SpaceX Falcon Heavy –
After the last scrubbed attempt of an Atlas rocket launch, I really want to see a live launch. They say things work out for a reason. If I had seen my original launch, I wouldn’t have made the trip back for the inaugural launch of of the SpaceX Falcon Heavy. The Falcon Heavy is a concept from the visionary Elon Musk. I am a bit of an admirer of Musk; I am envious of his ability to not only think outside of the box, but to also see those thoughts through to fruition.
The Falcon Heavy is the worlds most powerful rocket, capable of delivering large payloads to the International Space Station, and maybe even Mars. Todays payload is Elons’ Tesla Roadster.
Houston, not again!
Todays launch is scheduled for 1:30pm. My assigned time is to arrive 5 hours pre launch. After traversing the lines for admission and the bus, I finally nestle in at viewing area with about 2 hours to until launch time. Almost immediately, a one hour delay is announced.
A small stage is setup and Bill Nye, the Science Guy, is giving his take on the days events. I find him entertaining and he does provide a needed diversion from the wait. I, however, find myself watching the many birds soar, swoop and dive about.
Due to higher than expected winds aloft, yet another indefinite delay is announced. The irony of that amuses me. We spend millions of dollars, exert tremendous brain power only to succumb to a little wind. The birds don’t seem to have any problem with it.
The Final Countdown
Finally the count down clock starts ticking again with a launch scheduled for 3:45. For reasons beyond my comprehension 3:45 is a do or die for todays launch. Another delay will force this launch to be scrubbed. Inside of 1/2 hour to go, the announcer starts reading a disclaimer that we are viewing with assumed risk of flying debris, toxins and other nasty stuff. I don’t see anyone who doesn’t like their odds of survival leaving.
The announcement I do take to heart is to not watch the launch through a view finder of a camera or phone. We are encouraged to experience the launch and worry about downloading pictures later.
Once the steam starts rolling, I couldn’t help but snap a photo or two. It’s a bit surreal that the rocket starts lifting before I even hear a sound. Once the sound arrives to my vantage point 4 miles away, I notice I’m glued to my view finder and mesmerized at whats unfolding before me.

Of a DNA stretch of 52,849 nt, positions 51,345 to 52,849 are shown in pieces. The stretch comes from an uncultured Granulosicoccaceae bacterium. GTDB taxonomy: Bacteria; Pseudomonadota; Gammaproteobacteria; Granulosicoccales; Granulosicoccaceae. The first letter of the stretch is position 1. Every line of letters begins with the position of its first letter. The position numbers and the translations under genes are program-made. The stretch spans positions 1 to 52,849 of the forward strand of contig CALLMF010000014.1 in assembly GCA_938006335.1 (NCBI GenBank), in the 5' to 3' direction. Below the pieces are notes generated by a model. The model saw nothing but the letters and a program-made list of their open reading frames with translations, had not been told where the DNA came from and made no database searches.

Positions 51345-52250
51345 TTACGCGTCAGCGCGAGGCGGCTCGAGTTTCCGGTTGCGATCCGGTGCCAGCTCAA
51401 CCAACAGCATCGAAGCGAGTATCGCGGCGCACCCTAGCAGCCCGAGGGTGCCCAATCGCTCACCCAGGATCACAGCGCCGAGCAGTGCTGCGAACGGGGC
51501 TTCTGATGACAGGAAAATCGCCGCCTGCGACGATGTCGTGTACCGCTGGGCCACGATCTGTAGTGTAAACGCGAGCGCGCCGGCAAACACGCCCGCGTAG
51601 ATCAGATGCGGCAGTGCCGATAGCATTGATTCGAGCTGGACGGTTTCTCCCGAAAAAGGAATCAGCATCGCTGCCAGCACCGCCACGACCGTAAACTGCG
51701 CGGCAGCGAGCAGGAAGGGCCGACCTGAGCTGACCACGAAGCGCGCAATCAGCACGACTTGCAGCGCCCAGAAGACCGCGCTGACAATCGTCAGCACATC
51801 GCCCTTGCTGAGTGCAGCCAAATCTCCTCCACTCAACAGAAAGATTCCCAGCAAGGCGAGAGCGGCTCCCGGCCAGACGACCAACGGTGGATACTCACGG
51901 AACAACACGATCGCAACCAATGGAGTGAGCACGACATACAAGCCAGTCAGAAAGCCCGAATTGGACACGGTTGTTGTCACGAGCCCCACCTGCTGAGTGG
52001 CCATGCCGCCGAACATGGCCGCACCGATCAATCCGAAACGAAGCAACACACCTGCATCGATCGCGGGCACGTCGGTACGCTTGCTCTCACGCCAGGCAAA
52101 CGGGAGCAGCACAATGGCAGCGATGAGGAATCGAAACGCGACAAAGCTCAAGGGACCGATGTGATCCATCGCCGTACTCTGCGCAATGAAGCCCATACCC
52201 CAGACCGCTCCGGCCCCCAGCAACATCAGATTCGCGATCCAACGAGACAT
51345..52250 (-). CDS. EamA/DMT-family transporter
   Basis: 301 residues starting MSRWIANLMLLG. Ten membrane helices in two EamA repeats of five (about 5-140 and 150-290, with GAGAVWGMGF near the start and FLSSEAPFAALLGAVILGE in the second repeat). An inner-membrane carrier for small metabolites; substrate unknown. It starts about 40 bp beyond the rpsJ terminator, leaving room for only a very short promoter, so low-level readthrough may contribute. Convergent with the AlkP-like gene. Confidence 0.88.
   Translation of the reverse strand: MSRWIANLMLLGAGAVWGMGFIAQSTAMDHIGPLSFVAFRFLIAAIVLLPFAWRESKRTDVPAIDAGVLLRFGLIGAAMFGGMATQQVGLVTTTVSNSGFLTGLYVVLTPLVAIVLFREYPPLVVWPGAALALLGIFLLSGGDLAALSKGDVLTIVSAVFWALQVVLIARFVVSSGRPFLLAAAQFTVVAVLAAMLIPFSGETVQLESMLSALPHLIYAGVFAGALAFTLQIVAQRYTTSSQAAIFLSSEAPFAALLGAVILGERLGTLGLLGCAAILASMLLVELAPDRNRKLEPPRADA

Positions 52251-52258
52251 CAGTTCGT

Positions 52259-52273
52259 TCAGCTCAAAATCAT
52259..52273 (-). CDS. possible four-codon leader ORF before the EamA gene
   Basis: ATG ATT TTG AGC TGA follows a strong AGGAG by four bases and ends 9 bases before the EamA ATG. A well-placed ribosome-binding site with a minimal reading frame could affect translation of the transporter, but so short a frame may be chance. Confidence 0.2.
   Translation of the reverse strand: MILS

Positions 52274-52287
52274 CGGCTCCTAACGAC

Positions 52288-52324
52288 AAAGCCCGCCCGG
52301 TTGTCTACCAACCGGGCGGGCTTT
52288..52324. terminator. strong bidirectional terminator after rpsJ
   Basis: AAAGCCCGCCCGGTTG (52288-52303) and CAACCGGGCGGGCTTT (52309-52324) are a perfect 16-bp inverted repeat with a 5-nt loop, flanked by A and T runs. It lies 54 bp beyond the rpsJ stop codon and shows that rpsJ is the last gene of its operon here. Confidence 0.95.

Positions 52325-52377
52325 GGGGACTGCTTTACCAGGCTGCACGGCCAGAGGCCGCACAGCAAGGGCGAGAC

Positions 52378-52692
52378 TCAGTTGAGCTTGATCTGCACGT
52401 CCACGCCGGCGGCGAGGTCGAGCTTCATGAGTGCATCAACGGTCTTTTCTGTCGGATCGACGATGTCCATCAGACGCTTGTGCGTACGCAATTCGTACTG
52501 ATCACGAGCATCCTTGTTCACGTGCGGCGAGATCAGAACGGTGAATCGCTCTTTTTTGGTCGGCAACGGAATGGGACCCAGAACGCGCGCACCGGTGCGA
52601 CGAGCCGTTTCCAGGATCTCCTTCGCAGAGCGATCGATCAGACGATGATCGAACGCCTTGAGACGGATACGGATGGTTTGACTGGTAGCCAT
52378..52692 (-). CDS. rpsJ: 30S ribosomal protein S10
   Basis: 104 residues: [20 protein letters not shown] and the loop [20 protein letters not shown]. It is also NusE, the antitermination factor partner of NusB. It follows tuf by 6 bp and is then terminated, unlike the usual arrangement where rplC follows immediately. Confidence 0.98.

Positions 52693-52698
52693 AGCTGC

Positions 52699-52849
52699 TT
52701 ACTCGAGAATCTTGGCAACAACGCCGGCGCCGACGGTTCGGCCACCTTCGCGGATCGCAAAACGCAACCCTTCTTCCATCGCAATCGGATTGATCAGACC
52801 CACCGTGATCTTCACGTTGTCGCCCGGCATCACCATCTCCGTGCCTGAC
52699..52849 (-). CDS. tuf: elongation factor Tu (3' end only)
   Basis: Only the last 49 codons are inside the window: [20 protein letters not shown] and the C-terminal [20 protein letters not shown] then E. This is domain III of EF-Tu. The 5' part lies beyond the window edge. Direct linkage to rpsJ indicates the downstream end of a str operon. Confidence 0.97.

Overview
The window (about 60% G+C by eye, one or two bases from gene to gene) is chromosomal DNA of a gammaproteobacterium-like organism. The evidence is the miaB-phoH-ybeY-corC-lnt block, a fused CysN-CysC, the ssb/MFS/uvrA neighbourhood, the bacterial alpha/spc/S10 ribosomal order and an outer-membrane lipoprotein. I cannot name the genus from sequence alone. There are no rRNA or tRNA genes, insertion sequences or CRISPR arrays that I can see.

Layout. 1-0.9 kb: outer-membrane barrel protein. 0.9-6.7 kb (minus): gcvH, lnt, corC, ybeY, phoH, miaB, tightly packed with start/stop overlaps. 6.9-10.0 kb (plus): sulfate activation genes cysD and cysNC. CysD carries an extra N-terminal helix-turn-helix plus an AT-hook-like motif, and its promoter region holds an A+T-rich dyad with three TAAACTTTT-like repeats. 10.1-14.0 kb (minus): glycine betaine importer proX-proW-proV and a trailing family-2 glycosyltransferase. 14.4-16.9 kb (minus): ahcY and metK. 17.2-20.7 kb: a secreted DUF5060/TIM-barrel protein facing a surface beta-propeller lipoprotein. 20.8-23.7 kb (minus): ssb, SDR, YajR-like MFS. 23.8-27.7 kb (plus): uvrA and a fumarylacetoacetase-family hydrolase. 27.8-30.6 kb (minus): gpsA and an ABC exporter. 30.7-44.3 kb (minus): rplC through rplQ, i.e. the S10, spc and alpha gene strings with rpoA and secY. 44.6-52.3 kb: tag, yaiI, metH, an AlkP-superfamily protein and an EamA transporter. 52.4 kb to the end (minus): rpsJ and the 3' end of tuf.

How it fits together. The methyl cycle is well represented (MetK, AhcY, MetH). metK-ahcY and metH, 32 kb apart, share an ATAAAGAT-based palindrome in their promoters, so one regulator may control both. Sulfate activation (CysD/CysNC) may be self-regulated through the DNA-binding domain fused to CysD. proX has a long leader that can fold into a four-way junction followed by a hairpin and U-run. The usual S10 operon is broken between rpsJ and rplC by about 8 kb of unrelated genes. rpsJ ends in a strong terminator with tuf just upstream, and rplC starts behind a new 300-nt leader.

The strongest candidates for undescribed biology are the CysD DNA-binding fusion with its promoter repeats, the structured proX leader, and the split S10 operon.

I sit the camera down to feel the pressure pounding on my chest and the trembling below my feet. The rocket seems to just hang in air and moves slowly. I worry that the momentum will just stop and the rocket will fall back to the ground.
To infinity… and beyond!
The Falcon continues pulling against the forces of gravity and trying to break free. It inches through the sky and through the only cloud in the sky. Within a span of 2 minutes its gone. The announcer and videos on the jumbotron show the 2 booster rockets separate successfully, and the crowd erupts with the news.
The crowd settles, for a few minutes when 2 red orbs coming dropping out of the sky towards us. Unique to SpaceX is the reuse of its booster rockets. They return to Kennedy landing perfectly in unison on landing pads nearby. The crowd again erupts into a chorus of cheers. Upon which are two loud booms! Startling, but a perfectly normal sonic boom that took its time to reach us.
Something about that moment just yanks a few tears from my eyes. I really don’t know why. It is an emotional experience I’m not expecting. I try to figure out where this emotion came from. There was immense anticipation, there was worry, there was awe, there was sensory arousal, there was elation then finally relieve. I surmise it’s just too many emotions at once, and something had to give. And hope no one notice. But I did notice I wasn’t the only one.
I have seen televised rocket launches my entire life and never consider seeing a live launch a bucket list kind of thing. That’s unfortunate, as I would have been really missing out if I didn’t make the effort to see this one.
The announcer was right: My view finder doesn’t compare to the footage available on line. But the online footage doesn’t do the live viewing justice.